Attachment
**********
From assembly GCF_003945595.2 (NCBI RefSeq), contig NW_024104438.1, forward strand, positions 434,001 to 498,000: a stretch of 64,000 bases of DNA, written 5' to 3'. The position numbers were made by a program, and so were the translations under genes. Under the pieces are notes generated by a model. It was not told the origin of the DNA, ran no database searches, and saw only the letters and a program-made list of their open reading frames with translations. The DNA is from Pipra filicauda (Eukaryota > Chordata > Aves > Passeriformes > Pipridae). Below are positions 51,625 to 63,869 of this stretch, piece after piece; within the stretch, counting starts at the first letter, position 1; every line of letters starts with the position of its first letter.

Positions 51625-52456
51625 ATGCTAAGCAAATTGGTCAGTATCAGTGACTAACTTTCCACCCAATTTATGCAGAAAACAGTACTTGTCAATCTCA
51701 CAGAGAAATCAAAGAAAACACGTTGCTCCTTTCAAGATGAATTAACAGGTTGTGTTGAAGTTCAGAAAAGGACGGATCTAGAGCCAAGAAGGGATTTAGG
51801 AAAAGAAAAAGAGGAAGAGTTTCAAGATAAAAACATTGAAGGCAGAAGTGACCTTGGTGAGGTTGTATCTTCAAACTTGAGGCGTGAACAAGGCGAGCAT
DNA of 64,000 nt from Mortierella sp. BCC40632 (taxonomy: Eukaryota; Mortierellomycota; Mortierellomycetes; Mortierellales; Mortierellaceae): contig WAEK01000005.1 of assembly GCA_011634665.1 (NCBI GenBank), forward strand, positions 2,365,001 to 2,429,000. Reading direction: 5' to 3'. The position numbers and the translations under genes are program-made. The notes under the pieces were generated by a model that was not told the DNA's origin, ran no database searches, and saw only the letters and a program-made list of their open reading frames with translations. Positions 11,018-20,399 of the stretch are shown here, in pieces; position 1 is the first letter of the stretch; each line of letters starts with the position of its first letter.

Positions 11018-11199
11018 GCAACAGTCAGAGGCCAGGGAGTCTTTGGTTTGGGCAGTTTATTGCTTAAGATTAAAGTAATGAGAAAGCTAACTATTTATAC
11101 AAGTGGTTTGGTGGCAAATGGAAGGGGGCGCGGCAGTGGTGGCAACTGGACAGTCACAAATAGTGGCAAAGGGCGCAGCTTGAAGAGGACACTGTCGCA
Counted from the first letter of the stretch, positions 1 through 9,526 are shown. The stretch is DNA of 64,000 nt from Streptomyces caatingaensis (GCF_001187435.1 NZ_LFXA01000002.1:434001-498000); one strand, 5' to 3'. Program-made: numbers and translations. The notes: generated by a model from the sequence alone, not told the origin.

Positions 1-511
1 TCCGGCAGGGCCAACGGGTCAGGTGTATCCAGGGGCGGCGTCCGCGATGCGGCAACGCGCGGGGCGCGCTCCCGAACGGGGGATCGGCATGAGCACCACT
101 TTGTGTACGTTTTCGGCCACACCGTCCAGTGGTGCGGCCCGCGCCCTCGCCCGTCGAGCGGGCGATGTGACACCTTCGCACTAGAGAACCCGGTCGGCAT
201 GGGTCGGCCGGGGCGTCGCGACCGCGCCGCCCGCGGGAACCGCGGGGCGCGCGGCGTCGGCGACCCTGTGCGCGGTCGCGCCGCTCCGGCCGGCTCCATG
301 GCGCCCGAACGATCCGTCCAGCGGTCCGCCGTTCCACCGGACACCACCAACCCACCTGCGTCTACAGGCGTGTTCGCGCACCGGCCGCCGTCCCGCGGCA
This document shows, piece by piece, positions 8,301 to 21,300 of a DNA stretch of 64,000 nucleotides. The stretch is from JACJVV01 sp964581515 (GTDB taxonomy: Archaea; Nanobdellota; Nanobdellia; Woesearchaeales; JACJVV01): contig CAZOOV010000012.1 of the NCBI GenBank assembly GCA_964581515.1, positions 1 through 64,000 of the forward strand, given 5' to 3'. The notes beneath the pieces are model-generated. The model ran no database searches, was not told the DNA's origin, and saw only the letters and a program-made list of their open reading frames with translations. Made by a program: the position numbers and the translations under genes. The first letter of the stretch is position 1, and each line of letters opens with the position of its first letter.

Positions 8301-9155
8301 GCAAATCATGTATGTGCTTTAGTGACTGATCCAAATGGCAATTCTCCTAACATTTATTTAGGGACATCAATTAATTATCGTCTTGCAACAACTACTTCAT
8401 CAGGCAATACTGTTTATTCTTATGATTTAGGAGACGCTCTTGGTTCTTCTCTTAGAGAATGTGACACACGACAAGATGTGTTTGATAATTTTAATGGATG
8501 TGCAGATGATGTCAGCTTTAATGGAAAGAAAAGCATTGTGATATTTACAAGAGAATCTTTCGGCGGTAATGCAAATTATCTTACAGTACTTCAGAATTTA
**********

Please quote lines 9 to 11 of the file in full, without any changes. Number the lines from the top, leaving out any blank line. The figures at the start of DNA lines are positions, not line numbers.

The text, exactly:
11101 AAGTGGTTTGGTGGCAAATGGAAGGGGGCGCGGCAGTGGTGGCAACTGGACAGTCACAAATAGTGGCAAAGGGCGCAGCTTGAAGAGGACACTGTCGCA
Counted from the first letter of the stretch, positions 1 through 9,526 are shown. The stretch is DNA of 64,000 nt from Streptomyces caatingaensis (GCF_001187435.1 NZ_LFXA01000002.1:434001-498000); one strand, 5' to 3'. Program-made: numbers and translations. The notes: generated by a model from the sequence alone, not told the origin.

Positions 1-511